Saturday, April 02, 2011

Shaking What You've Got

Another interlude. Typing on my iPhone, so may be shorter than usual. It's awkward, and the events herein upset me.

On how things go wrong, and on not knowing.

The patient, hypothetical as always, might have been middle aged and in renal failure requiring regular dialysis. Imagine they present with a nosebleed. These are the patients who carry a burden of hindsight with them. It is neatly packaged, and in my experience you won't see it unless you're careful.

Patients with open fractures, overdoses, an overcrowded Paeds Department: all of these things might get in your way, might cloud your vision.

Suppose the bleeding starts again. It's obviously vigourous; despite packing, blood continues to flow freely, from the other nostril and from the mouth, obviously coursing down the back of the nasopharynx. Threatening to choke her, but not quite making good on this threat.

Imagine you can't see anything to cauterise; more packs? A foley to tamponade posterior bleeding? Something I've not done much of. Will it make it worse?

Patient is stable; call ENT. You will tell yourself it makes the most sense; you have other patients, this one is ok (now) and needs an expert.

Half an hour later, you're bagging the patient; the airway resembles an abattoir. The tube goes in ok, and maybe 10 minutes of CPR will get him back.

But your patient came with a nosebleed, and arrested while you watched.

Could I have done more? Should I have?

I feel like I'm burning out

These patients, hypothetical as they are, are the ones that will challenge your very soul.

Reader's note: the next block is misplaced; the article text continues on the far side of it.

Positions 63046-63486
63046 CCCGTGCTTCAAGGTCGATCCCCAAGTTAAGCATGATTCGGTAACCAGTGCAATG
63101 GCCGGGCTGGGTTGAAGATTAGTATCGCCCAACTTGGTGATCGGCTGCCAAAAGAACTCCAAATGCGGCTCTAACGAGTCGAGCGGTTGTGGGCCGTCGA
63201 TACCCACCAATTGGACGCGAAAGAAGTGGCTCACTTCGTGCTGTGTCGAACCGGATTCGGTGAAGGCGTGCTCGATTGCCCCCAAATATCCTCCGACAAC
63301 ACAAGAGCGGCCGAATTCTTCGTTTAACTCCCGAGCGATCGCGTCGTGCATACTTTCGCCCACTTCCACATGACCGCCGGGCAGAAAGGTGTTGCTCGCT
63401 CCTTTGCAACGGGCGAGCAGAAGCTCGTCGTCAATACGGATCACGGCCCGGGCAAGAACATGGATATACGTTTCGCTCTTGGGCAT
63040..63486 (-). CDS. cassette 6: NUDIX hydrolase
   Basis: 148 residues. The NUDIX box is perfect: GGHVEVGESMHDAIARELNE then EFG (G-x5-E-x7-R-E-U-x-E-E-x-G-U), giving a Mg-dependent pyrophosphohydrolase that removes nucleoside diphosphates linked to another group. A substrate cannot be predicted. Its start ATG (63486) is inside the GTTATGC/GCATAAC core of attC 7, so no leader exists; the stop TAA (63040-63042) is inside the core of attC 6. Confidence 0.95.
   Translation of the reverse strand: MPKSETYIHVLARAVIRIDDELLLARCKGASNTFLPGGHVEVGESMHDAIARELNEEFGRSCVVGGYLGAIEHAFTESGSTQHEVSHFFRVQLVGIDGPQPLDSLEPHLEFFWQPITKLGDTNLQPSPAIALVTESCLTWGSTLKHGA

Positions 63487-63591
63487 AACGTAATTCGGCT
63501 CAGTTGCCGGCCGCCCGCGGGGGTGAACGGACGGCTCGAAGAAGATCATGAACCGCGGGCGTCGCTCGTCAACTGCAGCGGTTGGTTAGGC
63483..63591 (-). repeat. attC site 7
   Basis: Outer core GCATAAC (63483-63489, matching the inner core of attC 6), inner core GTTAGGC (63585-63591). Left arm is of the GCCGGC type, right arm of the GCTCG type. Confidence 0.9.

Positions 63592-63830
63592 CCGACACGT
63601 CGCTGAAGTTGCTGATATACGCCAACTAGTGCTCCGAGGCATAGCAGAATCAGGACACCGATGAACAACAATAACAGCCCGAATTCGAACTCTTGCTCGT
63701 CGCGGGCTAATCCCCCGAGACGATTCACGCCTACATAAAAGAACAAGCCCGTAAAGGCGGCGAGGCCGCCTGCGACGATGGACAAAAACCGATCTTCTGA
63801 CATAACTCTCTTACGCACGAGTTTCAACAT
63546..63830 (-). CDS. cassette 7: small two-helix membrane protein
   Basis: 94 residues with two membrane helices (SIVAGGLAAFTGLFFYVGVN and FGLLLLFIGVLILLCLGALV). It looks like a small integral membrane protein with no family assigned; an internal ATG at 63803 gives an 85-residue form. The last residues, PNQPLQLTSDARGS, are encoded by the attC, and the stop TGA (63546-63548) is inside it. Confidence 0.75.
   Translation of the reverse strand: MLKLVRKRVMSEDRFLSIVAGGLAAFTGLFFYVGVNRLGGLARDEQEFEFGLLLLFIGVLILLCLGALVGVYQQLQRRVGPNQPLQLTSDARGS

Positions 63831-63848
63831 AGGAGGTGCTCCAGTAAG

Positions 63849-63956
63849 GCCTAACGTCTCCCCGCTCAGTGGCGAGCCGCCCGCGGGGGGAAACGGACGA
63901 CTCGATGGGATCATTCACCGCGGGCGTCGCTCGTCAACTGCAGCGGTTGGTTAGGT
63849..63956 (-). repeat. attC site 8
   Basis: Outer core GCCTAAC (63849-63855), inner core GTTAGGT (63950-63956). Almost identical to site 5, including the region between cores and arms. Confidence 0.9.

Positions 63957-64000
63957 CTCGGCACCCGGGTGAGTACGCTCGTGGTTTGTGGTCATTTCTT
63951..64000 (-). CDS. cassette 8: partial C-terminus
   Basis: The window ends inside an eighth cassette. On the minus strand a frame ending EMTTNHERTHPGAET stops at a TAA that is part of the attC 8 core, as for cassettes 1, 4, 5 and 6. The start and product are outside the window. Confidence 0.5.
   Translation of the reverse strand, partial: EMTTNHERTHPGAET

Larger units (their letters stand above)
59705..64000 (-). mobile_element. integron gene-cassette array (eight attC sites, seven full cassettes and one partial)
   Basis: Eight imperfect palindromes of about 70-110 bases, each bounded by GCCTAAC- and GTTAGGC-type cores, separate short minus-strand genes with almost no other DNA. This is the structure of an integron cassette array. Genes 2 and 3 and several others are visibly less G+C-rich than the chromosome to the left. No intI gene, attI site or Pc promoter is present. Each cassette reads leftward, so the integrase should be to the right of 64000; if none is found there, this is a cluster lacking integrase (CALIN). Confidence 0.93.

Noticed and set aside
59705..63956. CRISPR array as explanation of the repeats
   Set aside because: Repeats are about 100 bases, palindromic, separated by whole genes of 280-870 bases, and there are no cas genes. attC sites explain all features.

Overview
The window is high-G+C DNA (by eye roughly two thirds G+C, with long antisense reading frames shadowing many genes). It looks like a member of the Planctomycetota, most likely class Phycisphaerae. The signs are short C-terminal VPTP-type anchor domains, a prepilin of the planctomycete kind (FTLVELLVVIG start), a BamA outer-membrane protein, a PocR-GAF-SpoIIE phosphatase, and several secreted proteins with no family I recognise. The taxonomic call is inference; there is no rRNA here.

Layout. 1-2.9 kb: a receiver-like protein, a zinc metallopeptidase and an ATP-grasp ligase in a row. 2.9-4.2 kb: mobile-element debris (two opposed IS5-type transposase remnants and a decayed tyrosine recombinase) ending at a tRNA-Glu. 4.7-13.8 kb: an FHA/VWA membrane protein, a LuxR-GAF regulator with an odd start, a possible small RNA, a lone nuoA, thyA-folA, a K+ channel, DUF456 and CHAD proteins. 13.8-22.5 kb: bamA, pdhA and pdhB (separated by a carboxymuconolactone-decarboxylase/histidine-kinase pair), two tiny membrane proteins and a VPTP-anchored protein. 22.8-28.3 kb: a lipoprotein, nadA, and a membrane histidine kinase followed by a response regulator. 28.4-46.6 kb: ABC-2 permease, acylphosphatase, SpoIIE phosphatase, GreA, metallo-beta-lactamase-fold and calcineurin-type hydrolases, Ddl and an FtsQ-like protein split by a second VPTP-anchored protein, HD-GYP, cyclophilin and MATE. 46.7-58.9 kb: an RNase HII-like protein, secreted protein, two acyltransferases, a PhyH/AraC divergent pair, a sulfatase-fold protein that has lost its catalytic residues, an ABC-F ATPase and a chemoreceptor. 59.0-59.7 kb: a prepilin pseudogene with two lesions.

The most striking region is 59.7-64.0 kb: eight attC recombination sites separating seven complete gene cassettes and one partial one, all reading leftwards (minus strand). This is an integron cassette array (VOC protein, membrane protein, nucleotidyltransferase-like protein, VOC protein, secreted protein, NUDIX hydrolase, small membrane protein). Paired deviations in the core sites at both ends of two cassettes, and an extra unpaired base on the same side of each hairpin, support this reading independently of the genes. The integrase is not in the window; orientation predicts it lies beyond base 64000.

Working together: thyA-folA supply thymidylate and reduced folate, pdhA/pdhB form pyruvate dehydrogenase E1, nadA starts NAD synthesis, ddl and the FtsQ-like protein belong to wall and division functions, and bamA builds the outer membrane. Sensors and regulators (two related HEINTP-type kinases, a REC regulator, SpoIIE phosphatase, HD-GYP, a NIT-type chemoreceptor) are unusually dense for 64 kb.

If you still have one.


Rissa said...

Of course you still have one. Else you wouldn't be bothered by this. Wouldn't have written this post. Wouldn't HAVE this blog in the first place.
Of course you have a soul.

night tech said...

Have seen that scenario before. Coag numbers through the roof ... keep dumping blood products in, FFP, PRBC's, PLTS...can't stop the bleed...WTF....from epistaxis to full arrest. Major suckage.

Doesn't sound like you have much support in the department?

I'm thinking you're working too much. Money's nice to have but sanity is ultimately of greater value. I haven't worked full time in 11 years. (damn...has it really been that long)

night tech said...

Had some time to ponder your existential crisis this afternoon whilst driving about the local mountains with a friend.

Not an easy discussion even in real time buts let's give it a try.

Why Medicine as a career?

Specifically, why Emergency Medicine?

Is the problem with the actual practice of your speciality or the environment you find yourself in at your place of work?
How's the "corporate culture" at the hospital? Do you feel valued at work or are you just the paid help? Are you working too much...seriously, how many shifts a month are you doing?

Don't overlook that you're in a high stress job in a even higher stress environment.

I've been there. Changed jobs, less toxic environment. Happier me.